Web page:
By Steve Brown STACK.com
Sometimes the most difficult opponent you face as an athlete is stress, hindering your ability to perform your best when it matters most. Your focus shifts from the beneficial read-and-react mode to the less beneficial think-and-tense mode.
Stress can be experienced cognitively, emotionally, physically—or as a combination of the three. When you are stressed, your brain can run hot, causing you to have difficultly regulating emotions, focusing and thinking clearly. Your body releases hormones that produce a variety of physical responses, including muscle tension, sweating and increased heart rate.
The good news: there are simple strategies that prepared athletes can use to reduce stress in only a few minutes a day.
1. Mindfulness Training
Mindfulness training is the practice of moment-to-moment awareness. Athletes susceptible to anxiety, counterproductive thoughts and emotional overreactions can benefit by emphasizing being in the present. Recent research has shown that mindfulness training actually changes the structure of the brain, much like exercise changes the body. People who practice it regularly show increases in their processing speed, cognitive flexibility, focus and working memory. They also display reductions in their emotional responses, rumination, stress and thoughts unrelated to the task at hand.
The Mindfulness-Based Stress Reduction program is a good place to start.
- Find a quiet location removed from distractions.
- Sit upright in a chair in a relaxed posture.
- Close your eyes and release any tension in the muscles of your body. Be sure to include the muscles of your face, jaw and neck.
- Notice your breath moving in and out of your body. Most beginners gravitate toward the nostrils, but the diaphragm is also a good choice.
- Without trying to change or do anything to your breath, just be aware of the rhythm of your breathing. It may help to say to yourself “in-out” with each breath.
- When you notice your mind wandering, return to the waves of your breathing.
Begin with five minutes a day and gradually increase the time as you feel more comfortable. As you progress, try to increase to 10 minutes. It may be helpful to set a timer.
2. Progressive Muscle Relaxation
Tense muscles, particularly in your upper body, neck and face, are a clear indication of stress. They can slow you down and lead to injury. Progressive Muscle Relaxation can improve your ability to relax on demand. Studies have shown this technique reduces oxygen metabolism, respiration rate, blood pressure, muscle tension and negative thoughts.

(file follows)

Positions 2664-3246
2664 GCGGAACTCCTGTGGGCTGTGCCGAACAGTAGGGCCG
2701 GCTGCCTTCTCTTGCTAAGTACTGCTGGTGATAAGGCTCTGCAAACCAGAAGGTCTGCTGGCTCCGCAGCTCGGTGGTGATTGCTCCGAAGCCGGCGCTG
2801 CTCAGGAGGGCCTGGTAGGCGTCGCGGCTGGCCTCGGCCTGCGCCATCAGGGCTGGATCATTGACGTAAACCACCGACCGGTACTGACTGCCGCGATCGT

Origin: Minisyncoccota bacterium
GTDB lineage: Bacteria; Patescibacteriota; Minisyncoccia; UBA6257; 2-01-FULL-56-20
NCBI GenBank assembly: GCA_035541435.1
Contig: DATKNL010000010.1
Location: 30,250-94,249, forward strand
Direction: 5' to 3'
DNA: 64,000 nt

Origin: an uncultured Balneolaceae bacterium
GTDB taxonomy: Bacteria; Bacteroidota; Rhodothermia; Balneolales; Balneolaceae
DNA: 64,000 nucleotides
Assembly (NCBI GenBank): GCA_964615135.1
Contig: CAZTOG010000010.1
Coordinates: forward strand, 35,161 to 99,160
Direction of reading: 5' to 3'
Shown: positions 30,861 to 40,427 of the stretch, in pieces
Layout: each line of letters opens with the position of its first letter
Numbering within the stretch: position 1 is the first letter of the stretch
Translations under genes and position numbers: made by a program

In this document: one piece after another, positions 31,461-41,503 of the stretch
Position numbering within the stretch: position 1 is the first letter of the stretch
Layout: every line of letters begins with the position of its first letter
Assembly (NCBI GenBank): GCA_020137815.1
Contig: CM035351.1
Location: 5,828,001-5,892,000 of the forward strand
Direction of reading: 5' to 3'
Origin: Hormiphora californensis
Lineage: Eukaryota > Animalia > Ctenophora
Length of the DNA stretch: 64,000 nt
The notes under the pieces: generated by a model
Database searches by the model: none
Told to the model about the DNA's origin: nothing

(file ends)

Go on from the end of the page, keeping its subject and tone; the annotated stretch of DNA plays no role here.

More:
- Sit in a straight back chair.
- Take a moment to release any tension in your body.
- Lift your feet off the floor and tighten and flex the muscles in your feet and calves as hard as possible for 10 seconds.
- Slowly lower your feet back to the floor, allowing your feet and calves to settle into a relaxed state as they reach the floor.
- Take a deep breath, then extend your legs in front of you with your feet flexed. Tense and tighten. Hold for five seconds.
- Slowly lower your legs to the floor, allowing them to become soft and relaxed.
- Progress through the rest of your major muscles, working your way to your head.
Yoga targets the cognitive, emotional and physical components of stress. Benefits of yoga include reduced stress response and anxiety, increased focus and clear thinking. Yoga teaches athletes to match breath with movement as they move through periods of tension and relaxation. It’s a skill that’s surprisingly difficult for most, but with practice it can improve both physical awareness and emotional regulation. When you develop the ability to control your breath in difficult poses and sequences, you learn how best to work with your body under stress. This makes it easier to come through in the clutch during big games.
To begin, do a 10-minute continuous sun salutation routine, focusing on matching your breath to the movement.